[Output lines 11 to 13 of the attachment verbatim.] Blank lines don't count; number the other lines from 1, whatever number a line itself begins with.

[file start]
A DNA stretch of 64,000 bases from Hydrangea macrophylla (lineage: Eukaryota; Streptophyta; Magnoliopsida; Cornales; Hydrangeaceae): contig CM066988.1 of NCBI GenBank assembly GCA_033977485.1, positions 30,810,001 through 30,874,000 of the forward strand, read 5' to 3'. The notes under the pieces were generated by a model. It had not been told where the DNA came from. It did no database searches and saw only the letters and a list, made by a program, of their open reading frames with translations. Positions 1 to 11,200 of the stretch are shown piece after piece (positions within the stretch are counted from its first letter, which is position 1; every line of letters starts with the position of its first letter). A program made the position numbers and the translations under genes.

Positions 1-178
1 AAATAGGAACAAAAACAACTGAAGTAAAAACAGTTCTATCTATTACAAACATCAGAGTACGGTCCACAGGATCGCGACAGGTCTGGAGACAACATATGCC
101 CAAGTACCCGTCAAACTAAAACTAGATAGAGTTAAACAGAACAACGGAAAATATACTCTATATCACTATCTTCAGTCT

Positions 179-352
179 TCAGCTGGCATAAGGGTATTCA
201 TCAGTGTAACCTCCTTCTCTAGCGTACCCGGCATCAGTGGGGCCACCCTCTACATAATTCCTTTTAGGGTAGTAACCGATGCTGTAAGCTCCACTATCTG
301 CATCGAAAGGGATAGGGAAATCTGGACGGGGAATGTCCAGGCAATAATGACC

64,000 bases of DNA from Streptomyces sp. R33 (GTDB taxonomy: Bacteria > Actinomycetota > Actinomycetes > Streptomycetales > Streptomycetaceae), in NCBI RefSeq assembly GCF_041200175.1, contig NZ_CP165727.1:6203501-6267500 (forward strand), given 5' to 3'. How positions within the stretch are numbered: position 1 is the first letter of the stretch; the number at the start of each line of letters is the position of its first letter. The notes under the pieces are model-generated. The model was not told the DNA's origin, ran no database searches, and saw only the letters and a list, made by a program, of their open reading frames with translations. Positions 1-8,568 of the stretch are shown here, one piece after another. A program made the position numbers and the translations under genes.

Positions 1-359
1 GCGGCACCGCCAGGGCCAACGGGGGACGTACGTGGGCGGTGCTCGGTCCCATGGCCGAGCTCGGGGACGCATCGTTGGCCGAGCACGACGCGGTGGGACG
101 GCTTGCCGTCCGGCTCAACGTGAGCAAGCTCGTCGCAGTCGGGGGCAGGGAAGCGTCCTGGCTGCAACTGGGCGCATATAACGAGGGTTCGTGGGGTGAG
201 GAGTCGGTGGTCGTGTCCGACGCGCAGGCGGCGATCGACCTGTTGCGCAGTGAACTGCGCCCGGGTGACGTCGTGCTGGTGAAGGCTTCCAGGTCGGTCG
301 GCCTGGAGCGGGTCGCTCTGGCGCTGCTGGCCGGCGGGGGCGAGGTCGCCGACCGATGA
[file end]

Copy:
1 GCGGCACCGCCAGGGCCAACGGGGGACGTACGTGGGCGGTGCTCGGTCCCATGGCCGAGCTCGGGGACGCATCGTTGGCCGAGCACGACGCGGTGGGACG
101 GCTTGCCGTCCGGCTCAACGTGAGCAAGCTCGTCGCAGTCGGGGGCAGGGAAGCGTCCTGGCTGCAACTGGGCGCATATAACGAGGGTTCGTGGGGTGAG
201 GAGTCGGTGGTCGTGTCCGACGCGCAGGCGGCGATCGACCTGTTGCGCAGTGAACTGCGCCCGGGTGACGTCGTGCTGGTGAAGGCTTCCAGGTCGGTCG